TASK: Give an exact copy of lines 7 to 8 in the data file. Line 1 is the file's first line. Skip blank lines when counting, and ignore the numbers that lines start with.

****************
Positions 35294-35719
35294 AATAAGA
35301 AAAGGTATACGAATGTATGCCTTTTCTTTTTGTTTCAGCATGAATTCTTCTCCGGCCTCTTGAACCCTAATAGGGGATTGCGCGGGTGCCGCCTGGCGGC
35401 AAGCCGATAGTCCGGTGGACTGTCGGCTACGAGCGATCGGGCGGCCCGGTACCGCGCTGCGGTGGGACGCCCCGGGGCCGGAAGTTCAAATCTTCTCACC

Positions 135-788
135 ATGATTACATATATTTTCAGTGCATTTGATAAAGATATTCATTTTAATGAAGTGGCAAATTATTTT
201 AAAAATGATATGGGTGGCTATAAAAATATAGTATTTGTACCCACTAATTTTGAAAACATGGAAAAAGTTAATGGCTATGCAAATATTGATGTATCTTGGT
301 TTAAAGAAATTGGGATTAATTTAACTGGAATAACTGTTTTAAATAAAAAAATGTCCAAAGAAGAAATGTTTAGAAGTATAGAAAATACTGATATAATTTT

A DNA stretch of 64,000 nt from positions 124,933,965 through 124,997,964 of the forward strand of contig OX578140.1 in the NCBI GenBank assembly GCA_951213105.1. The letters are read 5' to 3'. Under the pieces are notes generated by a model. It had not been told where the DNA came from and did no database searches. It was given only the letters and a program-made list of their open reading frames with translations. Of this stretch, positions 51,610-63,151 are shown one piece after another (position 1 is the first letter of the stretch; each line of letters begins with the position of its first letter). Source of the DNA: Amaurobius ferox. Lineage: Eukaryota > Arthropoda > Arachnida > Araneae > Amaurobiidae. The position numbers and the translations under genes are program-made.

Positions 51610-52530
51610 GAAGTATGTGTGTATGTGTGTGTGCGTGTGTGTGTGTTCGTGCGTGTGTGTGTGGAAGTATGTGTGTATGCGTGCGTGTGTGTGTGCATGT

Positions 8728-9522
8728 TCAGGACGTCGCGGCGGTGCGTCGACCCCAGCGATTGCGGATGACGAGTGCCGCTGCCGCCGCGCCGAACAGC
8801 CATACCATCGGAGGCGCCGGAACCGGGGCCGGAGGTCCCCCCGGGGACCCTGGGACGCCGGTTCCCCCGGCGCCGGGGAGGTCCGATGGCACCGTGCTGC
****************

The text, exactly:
201 AAAAATGATATGGGTGGCTATAAAAATATAGTATTTGTACCCACTAATTTTGAAAACATGGAAAAAGTTAATGGCTATGCAAATATTGATGTATCTTGGT
301 TTAAAGAAATTGGGATTAATTTAACTGGAATAACTGTTTTAAATAAAAAAATGTCCAAAGAAGAAATGTTTAGAAGTATAGAAAATACTGATATAATTTT